It was once surrounded by villages and could be reached by crossing the river but now there is only one route to the monastery and the isolation of the area feels fitting for the life of solitude you can imagine the monks of the time living.

The final stop on the tour of Paradores hotels was Parador de Aiguablava, on the Mediterranean coast, boasting perhaps the best view from my room’s balcony, achieving what I thought was impossible by topping the views from the previous two.

The sea looked so inviting and the surrounding cliffs and houses on the landscape made the scene look so idyllic you would have thought it was a painted picture.

Even when it was raining in the afternoon, the beauty remained.

Winding tree-lined steps led you straight down from the hotel to the sandy beach, each step offering you a slightly different perspective of the beautiful surroundings.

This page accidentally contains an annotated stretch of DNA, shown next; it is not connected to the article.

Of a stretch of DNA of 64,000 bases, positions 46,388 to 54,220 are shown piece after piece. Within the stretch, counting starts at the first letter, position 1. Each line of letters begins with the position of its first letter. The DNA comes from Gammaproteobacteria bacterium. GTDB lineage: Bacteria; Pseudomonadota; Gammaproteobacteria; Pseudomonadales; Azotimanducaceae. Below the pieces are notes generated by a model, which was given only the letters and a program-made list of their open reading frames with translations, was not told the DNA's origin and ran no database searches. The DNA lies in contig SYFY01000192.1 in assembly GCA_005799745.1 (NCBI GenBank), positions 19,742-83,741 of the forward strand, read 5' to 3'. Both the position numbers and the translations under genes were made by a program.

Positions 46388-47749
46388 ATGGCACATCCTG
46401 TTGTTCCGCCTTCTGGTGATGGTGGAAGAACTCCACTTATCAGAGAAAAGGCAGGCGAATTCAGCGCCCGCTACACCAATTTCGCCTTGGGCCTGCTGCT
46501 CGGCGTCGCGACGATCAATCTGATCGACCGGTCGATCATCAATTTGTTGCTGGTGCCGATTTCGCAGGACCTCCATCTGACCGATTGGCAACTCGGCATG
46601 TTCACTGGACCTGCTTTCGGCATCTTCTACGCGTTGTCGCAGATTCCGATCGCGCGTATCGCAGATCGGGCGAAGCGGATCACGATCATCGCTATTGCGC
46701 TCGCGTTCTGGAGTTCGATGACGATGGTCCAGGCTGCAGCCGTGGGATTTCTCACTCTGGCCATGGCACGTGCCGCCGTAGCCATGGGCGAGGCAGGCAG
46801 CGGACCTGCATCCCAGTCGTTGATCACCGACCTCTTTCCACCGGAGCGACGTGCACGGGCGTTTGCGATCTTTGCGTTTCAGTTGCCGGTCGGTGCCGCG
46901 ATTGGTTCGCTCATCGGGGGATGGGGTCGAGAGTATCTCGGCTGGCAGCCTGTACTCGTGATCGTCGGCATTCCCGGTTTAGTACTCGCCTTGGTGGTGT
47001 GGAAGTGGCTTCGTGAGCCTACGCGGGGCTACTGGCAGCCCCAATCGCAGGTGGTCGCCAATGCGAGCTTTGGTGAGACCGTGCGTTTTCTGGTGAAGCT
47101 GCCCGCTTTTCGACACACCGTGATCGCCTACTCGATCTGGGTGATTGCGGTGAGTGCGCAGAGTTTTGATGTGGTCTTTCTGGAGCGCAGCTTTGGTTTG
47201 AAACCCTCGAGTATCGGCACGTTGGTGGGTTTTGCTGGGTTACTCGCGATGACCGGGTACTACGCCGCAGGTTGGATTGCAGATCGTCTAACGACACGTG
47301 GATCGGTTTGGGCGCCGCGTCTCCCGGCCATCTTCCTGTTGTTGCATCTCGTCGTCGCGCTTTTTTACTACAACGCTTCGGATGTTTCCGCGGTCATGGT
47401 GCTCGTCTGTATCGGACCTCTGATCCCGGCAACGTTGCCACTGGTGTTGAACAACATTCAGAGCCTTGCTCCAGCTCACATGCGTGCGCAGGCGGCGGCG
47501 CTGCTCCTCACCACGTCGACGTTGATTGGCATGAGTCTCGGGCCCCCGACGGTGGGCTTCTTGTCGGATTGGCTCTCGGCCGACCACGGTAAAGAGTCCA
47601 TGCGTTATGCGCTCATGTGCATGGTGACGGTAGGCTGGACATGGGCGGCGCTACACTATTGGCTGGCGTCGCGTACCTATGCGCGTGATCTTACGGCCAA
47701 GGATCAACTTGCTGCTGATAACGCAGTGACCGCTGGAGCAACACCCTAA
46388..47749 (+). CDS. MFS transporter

At dinner the perfect picture was, to our astonishment, improved by not one but two illuminating overarching rainbows stretching as far as the eye could see.

But if a walk down to the beach isn’t challenging enough for you then you could always try a trek up a rambler’s path which takes you to a mountain peak offering yet more spectacular views as you ascend to the top, from which you can see the hotel opposite.

From the hotel we also enjoyed outings to Peratallada a village constructed entirely of stone and the fisherman’s village of Calella de Palafrugell.

The tour concluded with a morning in Barcelona, Gaudi’s Segrada Familia surrounded by crowds of eager people.

The magnificent building with such detail including fruits carved on the exterior is hundreds of years in the making with completion expected in 2025.